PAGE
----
Eﬀective Strategies for Improving Peptide Identiﬁcation with Tandem Mass Spectrometry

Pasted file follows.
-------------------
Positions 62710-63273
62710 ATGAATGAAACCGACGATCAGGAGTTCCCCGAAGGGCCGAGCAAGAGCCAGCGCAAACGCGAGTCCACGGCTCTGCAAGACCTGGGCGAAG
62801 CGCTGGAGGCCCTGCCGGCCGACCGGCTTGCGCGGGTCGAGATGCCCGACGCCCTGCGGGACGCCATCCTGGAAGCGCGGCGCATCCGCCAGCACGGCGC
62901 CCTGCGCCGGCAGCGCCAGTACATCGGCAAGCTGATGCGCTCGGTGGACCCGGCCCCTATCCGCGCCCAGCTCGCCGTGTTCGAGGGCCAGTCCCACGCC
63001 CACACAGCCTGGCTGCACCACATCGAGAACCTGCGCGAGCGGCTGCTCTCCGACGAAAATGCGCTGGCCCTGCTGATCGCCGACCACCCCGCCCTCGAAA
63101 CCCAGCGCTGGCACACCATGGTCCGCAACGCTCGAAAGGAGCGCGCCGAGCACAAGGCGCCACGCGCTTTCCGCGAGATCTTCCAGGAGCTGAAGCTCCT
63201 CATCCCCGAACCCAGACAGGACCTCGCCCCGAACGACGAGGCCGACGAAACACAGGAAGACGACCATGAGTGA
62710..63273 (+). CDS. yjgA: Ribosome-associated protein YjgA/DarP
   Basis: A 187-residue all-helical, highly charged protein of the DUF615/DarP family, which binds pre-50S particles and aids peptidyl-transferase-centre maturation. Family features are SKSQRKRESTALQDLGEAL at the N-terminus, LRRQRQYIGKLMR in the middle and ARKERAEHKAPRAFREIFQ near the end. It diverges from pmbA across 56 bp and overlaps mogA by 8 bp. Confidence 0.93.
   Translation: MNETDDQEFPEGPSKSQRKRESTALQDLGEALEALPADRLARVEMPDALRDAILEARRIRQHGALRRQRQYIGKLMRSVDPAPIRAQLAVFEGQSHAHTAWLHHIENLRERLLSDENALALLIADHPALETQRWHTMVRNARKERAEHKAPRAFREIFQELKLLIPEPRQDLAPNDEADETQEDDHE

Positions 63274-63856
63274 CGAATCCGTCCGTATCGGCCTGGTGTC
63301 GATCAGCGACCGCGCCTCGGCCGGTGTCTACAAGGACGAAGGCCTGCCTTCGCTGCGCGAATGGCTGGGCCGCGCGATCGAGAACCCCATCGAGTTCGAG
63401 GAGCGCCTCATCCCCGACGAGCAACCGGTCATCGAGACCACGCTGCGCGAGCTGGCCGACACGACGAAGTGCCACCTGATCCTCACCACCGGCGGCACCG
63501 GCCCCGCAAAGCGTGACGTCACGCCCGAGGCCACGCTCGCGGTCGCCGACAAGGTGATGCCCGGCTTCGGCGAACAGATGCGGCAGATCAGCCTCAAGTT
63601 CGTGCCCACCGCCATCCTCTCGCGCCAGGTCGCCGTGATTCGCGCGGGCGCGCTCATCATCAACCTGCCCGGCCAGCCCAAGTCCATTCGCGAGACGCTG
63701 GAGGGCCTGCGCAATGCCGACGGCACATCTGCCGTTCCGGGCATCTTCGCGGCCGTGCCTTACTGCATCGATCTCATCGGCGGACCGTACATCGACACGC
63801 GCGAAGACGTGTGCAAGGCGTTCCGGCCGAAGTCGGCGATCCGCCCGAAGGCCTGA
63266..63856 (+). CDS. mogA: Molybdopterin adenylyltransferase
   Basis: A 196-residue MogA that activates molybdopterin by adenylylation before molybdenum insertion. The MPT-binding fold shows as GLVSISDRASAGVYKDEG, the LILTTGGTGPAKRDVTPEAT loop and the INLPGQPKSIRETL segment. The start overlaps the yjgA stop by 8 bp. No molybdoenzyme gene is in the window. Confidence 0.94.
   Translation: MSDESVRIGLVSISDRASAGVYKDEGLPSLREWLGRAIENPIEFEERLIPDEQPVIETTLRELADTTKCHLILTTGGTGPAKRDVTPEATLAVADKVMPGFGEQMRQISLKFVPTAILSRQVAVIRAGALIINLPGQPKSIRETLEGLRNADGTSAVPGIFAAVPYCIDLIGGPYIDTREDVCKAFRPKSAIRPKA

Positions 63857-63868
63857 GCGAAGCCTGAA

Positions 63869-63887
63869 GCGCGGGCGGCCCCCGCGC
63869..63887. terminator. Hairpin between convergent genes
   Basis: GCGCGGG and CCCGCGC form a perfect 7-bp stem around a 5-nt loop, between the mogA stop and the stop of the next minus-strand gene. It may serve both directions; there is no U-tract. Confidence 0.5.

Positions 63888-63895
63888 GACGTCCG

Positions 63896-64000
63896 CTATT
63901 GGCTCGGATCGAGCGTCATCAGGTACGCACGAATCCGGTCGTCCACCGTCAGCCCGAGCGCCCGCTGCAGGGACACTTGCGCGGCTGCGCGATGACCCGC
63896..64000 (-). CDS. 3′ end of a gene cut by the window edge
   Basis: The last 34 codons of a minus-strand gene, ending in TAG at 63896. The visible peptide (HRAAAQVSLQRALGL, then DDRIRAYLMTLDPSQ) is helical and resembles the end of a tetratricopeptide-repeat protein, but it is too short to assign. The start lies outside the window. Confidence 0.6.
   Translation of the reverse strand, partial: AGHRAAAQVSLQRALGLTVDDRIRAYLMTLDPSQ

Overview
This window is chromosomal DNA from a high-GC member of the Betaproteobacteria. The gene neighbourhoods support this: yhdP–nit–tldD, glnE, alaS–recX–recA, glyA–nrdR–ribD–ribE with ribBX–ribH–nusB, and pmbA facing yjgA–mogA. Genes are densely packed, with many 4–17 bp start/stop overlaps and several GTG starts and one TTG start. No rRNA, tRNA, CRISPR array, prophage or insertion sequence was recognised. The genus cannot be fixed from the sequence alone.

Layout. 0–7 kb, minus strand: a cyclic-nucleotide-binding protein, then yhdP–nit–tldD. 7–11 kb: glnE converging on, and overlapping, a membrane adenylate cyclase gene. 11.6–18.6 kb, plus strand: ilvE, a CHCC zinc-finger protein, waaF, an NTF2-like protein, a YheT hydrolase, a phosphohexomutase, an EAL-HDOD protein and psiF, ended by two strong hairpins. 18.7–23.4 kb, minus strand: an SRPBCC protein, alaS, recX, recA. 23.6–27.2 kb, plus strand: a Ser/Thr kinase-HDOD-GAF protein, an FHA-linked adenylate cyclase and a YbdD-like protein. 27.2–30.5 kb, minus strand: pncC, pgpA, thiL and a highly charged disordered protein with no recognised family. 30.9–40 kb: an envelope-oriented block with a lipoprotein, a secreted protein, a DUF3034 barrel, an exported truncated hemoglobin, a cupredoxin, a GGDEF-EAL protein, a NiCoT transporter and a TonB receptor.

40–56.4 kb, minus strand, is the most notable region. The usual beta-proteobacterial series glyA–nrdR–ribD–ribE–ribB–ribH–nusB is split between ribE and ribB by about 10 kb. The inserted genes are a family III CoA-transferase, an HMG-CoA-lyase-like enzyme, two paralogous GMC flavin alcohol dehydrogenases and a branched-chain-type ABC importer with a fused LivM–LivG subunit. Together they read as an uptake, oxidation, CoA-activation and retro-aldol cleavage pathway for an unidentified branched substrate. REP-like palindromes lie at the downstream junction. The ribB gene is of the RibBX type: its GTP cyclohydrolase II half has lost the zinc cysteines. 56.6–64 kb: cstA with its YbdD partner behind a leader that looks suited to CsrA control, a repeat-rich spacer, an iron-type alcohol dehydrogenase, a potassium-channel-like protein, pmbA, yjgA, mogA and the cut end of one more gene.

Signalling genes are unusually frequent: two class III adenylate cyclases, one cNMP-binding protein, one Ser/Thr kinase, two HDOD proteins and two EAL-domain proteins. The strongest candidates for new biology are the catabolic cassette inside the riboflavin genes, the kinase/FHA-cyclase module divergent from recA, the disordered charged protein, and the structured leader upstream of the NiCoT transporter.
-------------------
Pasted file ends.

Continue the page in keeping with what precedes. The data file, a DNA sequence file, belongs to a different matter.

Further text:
Tandem mass spectrometry (MS/MS) has been routinely used to identify peptides from protein mixtures in the field of proteomics. However, only about 30% to 40% of current MS/MS spectra can be identified, while many of them remain unassigned, even though they are of reasonable quality. The ubiquitous presence of post-translational modifications (PTMs) is one of the reasons for current low spectral identification rate. In order to identify post-translationally modified peptides, most existing software requires the specification of a few possible modifications. However, such knowledge of possible modifications is not always available. In this thesis, we describe a new algorithm for identifying modified peptides without requiring users to specify the possible modifications before the search routine; instead, all modifications from the Unimod database are considered. Meanwhile, several new techniques are employed to avoid the exponential growth of the search space, as well as to control the false discoveries due to this unrestricted search approach. A software tool, PeaksPTM, has been developed and it has already achieved a stronger performance than competitive tools for unrestricted identification of post-translationally modified peptides. Another important reason for the failure of the search tools is the inaccurate mass or charge state measurement of the precursor peptide ion. In this thesis, we study the precursor mono-isotopic mass and charge determination problem, and propose an algorithm to correct precursor ion mass error by assessing the isotopic features in its parent MS spectrum. The algorithm has been tested on two annotated data sets and achieved almost 100 percent accuracy. Furthermore, we have studied a more complicated problem, the MS/MS preprocessing problem, and propose a spectrum deconvolution algorithm. Experiments were provided to compare its performance with other existing software.